Freshwater snails are included as an interesting addition to many ponds and aquariums. Most will grow to be 1-4 inches in size. They are very peaceful animals and should not be housed with any other animals that may eat or harass them. They are easy to care for, requiring a low light level, temperatures of 68-85°F, and a pH of 6.5-8.0. Different snails require different water hardness; members of the Ampullariidae family need a dH of 12-18, while the other snails listed here prefer a hardness of 8-10.
There is considerable confusion regarding freshwater aquatic snails. The names "apple" snails and "mystery" snails are used by different references and the aquarium trade to describe a number of snails of different genera and species. In addition, various genus names are sometimes used synonymously, e.g.; Pomacea and Ampullaria. There is even confusion about the family name of some of these snails, some referring to it as Ampullariidae, and others, Pilidae.
Members of the Ampullariidae family are often called "apple snails," and include members of the genera Pomacea and Marisa. Pomacea snails usually remain inactive and sometimes hidden during the day, coming out at night to forage for food. In their natural environment, they may leave the water to find food.
Respiration: Snails of the Ampullariidae family have both gills and a lung. They use a siphon, much like a snorkel, which the snail can extend out to the water surface allowing the snail to breathe while submerged. Therefore, in an aquarium setting, there should be two to four inches of open air space above the waterline to provide the snail with open air to breathe. The siphon of the Pomacea genus is typically longer than the length of the snail's body.
Reproduction: Members of the Ampullariidae family are either male or female. Males and females of some species can be distinguished by shell-shape, but for many, there is no outward physical difference. Upon examination of the mantle, however, the male will have a relatively large penis sheath in front of the gills, the female will not.
A female Pomacea snail will lay her eggs in clutches above the waterline, generally at night. Usually 200 to 600 eggs can be laid. Eggs of Marisa snails are also laid in clutches, but below the waterline, on vegetation. Depending on the temperature, eggs of either genera hatch after two to three weeks. The young will eat the same diet as the adults.
Ampullariidae snails commonly found in the aquarium trade include:
Pomacea bridgesi: Shells of the P. bridgesi snail may be found in a number of patterns and colors, including black, gold, and ivory. The gold variety is often sold as the "Golden Mystery Snail." The shell of P. bridgesi has square "shoulders," when viewing it from the side. P. bridgesi generally reaches a size of 2 inches in an aquarium setting. Since this snail mainly eats algae, P. bridgesi is a good choice for a planted aquarium. In general, it will only eat plants if other food is not available. This snail will eat algae, vegetables, flake food, frozen foods, and live foods.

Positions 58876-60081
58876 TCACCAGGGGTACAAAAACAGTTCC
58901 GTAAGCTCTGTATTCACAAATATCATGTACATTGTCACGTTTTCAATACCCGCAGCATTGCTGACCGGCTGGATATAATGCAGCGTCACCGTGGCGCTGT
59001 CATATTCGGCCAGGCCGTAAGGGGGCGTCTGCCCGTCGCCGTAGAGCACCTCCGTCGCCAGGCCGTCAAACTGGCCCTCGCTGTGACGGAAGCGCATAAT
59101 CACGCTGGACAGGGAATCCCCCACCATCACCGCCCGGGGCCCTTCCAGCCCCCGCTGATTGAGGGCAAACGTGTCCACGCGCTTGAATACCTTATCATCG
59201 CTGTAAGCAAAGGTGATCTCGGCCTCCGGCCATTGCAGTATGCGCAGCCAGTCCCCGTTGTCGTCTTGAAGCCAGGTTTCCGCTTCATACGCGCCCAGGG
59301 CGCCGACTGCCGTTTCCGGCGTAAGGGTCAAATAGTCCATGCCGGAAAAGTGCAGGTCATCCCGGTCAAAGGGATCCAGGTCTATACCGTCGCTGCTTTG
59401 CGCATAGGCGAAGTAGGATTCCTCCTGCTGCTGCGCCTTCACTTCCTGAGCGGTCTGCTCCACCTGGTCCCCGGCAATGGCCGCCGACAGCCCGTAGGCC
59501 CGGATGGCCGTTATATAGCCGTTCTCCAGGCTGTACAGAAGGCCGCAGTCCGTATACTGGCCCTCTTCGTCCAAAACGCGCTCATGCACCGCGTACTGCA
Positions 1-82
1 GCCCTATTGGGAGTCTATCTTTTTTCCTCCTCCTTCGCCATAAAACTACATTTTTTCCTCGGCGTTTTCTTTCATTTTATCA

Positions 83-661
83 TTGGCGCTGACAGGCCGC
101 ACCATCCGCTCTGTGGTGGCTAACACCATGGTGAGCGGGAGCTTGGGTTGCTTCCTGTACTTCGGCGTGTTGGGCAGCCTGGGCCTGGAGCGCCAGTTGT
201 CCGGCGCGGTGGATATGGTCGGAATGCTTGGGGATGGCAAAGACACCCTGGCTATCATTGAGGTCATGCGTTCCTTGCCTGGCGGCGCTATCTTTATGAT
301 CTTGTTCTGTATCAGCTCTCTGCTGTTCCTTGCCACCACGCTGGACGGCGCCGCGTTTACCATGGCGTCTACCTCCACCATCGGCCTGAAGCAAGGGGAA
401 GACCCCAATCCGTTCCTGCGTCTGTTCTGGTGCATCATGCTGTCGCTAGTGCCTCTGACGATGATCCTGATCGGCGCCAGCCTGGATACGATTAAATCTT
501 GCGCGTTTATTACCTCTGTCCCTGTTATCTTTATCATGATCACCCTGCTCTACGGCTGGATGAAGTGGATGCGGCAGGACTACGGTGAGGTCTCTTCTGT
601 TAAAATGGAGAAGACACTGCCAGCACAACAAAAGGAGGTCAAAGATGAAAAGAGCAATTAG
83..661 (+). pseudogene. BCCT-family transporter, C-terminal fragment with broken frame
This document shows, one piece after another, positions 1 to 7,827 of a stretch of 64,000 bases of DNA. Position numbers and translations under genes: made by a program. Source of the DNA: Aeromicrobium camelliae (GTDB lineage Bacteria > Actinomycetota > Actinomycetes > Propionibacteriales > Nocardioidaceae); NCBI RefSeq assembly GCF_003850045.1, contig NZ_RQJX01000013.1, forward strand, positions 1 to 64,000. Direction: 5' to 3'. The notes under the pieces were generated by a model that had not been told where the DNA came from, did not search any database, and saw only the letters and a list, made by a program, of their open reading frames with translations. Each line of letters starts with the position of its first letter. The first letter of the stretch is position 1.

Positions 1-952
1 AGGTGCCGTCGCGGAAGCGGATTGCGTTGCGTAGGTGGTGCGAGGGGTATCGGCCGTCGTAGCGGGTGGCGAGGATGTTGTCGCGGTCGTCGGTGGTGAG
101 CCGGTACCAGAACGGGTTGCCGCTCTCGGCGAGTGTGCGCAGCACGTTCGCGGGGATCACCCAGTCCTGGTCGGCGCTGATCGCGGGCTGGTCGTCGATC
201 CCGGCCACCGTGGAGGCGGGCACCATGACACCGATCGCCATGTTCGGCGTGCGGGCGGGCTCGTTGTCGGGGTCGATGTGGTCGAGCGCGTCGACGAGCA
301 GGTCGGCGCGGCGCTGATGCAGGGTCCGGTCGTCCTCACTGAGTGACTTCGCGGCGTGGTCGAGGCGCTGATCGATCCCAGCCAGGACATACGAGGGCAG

Pomacea canaliculata: The shell of P. canaliculata has deep "sutures," or grooves, between the swirls of the shell. This snail is often brown to yellow, and can grow to a size of 3 inches. P. canaliculata does eat plants, so unless it will be fed enough other vegetable-based food, this snail would be more appropriate for an aquarium without live plants. P. canaliculata will eat algae, plants, vegetables, flake food, frozen foods, and live foods.
Marisa cornuarietis: The shell of M. cornuarietis looks like a ramshorn, and thus the snail is commonly called the Ramshorn Snail. The shell can vary significantly in color and pattern, but is usually yellow, cream, or reddish brown with dark brown or black stripes. This snail is an omnivore, like other snails, but will eat live plants. The Ramshorn Snail originates in lakes, ponds, and swamps, and prefers areas of shallow water with a large amount of vegetation. It can live in slightly brackish water. The Marisa cornuarietis snail has a large appetite and will eat almost anything including dead and rotting plants, fresh plants, dead animals, algae, vegetables, fish food, frozen foods, and live foods.
Members of the Vivipariidae family are the true "mystery" snails. These snails do not have a lung, and are livebearers, not egglayers. A member of this family commonly found in aquariums is Viviparus malleatus, the Japanese Trapdoor Snail.
Viviparus malleatus: The shell of the Japanese Trapdoor Snail, also known as the Chinese Mystery Snail, can vary significantly in color and pattern, but is usually brown to gray. It originates from ponds and slow-moving streams with some vegetation and a muddy substrate. The Japanese Trapdoor Snail bears live young generally twice a year, and limits the number of young to just a few. Thus the number of young produced is less than egg-laying snails, which is beneficial since some snails may overrun ponds or large aquariums. It will eat algae and generally does not eat live plants. This, too, makes it a good addition to smaller ponds where it can aid in controlling algae growth. It is an omnivore, and should be fed algae, vegetables, fish food, frozen foods, and live foods.
Members of the Neritidae family are also known as Nerites. Most Nerites live on the shore, and various species can be found in salt, brackish, or fresh water. The shell has a drop-like shape, which distinguishes it from other freshwater snails. As with the other snails mentioned, Nerites have separate sexes. They are egglayers, depositing their eggs in clutches, with about 30 eggs inside a larger egg capsule. The capsule is attached to a rock or other hard surface. Compared to other snails, they are slow growing, and usually reach only one inch in size. Members of the Neritidae family eat algae, and generaly leave the plants in an aquarium alone.